Centrists, Principles and “Men of the Earth”
One thing that I’ve noticed in the blogsphere is how many people don’t like “deal-makers.”
Deal-makers are a vanishing breed. Some were centrists, but there could also be people who firmly on one ideological perspective or another. The late Ted Kennedy was a fierce liberal, but he was willing more often than not to work with conservatives to get the job done.
But in reading both in passing and more indepth, you get the sense that those politicians who make deals with the other side are people to be reviled. Ross Douthat, is a young conservative that has come up with some great policies that I believe could benefit the Republican Party in the long run. Nevertheless, he tends to look derisively at centrist Republicans seeing them as persons without principle. This is what he wrote in a piece last year after Arlen Specter’s defection:
The larger species to which he belonged — Republicanus Rockefellus, the endangered Northeastern moderate — likewise has little to offer a party in distress. Indeed, if you listen carefully to high-profile Yankee moderates like Olympia Snowe, Susan Collins, and Lincoln Chafee, who fanned out across op-ed pages and TV shows last week to bemoan their marginalization, it seems as though they don’t even understand their own political situation, let alone the Republican Party’s.
The Northeastern moderates tend to style themselves as fiscal conservatives, spinning a narrative in which they’re the victims of a doctrinaire social conservatism and its litmus tests. But many of them are just instinctive liberals who happen to have ancestral ties to the Grand Old Party. Chafee fit that bill; so did former Senator James Jeffords of Vermont, who amassed a distinctly left-wing record after he bolted the Republican Party in 2001 to become an “independent.” For that matter, so does the retiring Supreme Court Justice David Souter, a New England native and Republican appointee who often gets described as a moderate, but boasts the jurisprudence of a reliable liberal.
Others, like Collins and Snowe and (until last week) Specter, are simply horse-traders and deal-cutters, whose willingness to cross party lines last month to vote for $800 billion dollars in deficit spending tells you most of what you need to know about their supposed fiscal conservatism. They’re politically savvy but intellectually vacuous. Their highest allegiance isn’t to limited government. It’s to meeting the party in power halfway, while making sure that the dollars keep flowing to their constituents back home.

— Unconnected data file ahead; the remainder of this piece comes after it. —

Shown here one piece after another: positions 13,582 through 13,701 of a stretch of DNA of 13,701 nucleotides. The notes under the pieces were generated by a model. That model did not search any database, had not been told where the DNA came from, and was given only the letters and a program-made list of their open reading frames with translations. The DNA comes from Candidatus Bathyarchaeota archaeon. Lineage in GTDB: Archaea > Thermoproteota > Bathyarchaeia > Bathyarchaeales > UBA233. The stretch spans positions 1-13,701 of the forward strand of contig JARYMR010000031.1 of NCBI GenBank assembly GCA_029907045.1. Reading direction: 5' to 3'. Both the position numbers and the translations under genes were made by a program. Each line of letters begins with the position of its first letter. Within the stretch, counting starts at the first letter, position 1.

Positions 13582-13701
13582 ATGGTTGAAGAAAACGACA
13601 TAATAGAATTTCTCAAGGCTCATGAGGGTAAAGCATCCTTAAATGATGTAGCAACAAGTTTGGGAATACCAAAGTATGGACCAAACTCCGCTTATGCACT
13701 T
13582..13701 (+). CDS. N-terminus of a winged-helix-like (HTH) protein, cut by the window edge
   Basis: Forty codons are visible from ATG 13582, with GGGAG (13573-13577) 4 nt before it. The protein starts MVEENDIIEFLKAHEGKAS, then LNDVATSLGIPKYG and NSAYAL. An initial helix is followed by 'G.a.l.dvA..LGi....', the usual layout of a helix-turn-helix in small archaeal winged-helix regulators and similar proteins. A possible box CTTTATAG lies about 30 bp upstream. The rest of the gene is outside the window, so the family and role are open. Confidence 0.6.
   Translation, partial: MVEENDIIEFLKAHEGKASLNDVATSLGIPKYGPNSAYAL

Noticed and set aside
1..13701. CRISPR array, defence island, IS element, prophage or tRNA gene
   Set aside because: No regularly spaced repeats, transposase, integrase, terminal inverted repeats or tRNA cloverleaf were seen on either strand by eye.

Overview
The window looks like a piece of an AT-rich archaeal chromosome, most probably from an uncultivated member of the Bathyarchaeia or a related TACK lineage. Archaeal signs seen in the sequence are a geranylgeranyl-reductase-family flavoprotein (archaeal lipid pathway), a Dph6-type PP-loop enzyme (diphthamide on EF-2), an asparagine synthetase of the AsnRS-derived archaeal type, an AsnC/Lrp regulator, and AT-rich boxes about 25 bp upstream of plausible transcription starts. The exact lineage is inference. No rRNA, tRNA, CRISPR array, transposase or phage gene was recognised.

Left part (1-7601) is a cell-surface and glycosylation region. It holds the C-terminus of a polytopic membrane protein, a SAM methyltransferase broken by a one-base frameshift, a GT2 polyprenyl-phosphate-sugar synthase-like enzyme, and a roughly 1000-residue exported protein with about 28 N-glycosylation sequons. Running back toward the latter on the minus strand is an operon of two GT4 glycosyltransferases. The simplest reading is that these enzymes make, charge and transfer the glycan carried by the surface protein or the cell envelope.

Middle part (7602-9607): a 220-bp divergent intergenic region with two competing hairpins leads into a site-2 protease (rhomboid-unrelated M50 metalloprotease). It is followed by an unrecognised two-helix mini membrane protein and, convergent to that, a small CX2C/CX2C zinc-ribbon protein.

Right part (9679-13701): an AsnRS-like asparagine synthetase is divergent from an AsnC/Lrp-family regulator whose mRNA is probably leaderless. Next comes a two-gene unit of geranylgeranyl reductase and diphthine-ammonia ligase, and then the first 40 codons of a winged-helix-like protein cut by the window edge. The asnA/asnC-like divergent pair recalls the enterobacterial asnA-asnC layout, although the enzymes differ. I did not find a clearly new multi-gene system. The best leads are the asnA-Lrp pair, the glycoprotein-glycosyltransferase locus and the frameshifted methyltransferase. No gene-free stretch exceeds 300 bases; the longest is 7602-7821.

As I wrote back then, I agreed that the stimulus bill was a rather bad piece of legislation. That said the three GOP Senators who backed it, tried to make deals to make it less bad. Douthat assails the three for not being true fiscal conservatives, but seemingly ignores the other more “loyal partisans” who basically did the same thing for years when the GOP was in power.
Douthat along with writers like Daniel Larison, see these deal-making centrists as lacking any principle instead of self interest. Now, in the case of Arlen Specter, there is some truth to that. Specter is nothing more than a rank opportunist that tries to save his own skin when the going gets rough. But I think it is a little too harsh to say that all centrists or those who want to make deals are some how defective and lack any sense of principle.
Politicians aren’t defective, but the public is.
The problem here is that we the people, liberals and conservatives, tend to think we are the only ones around. We live around people who are like us politically and ideologically and tend to look at the other side as either delusional or evil. So when we elect our representatives to the statehouse or to Washington, we expect them to be partisans and not politicians.
While I respect bloggers like Douthat and conservative bloggers, they are part of the problem. They forget that in a democracy, politicians have to deal with competing interests. What politicians are called to do is to mediate between those cacaphony of interests and desires and produce legislation that benefits the most people. It means that politicos have to learn to tolerate and compromise. This something a blogger sitting in their apartment don’t ever have to face.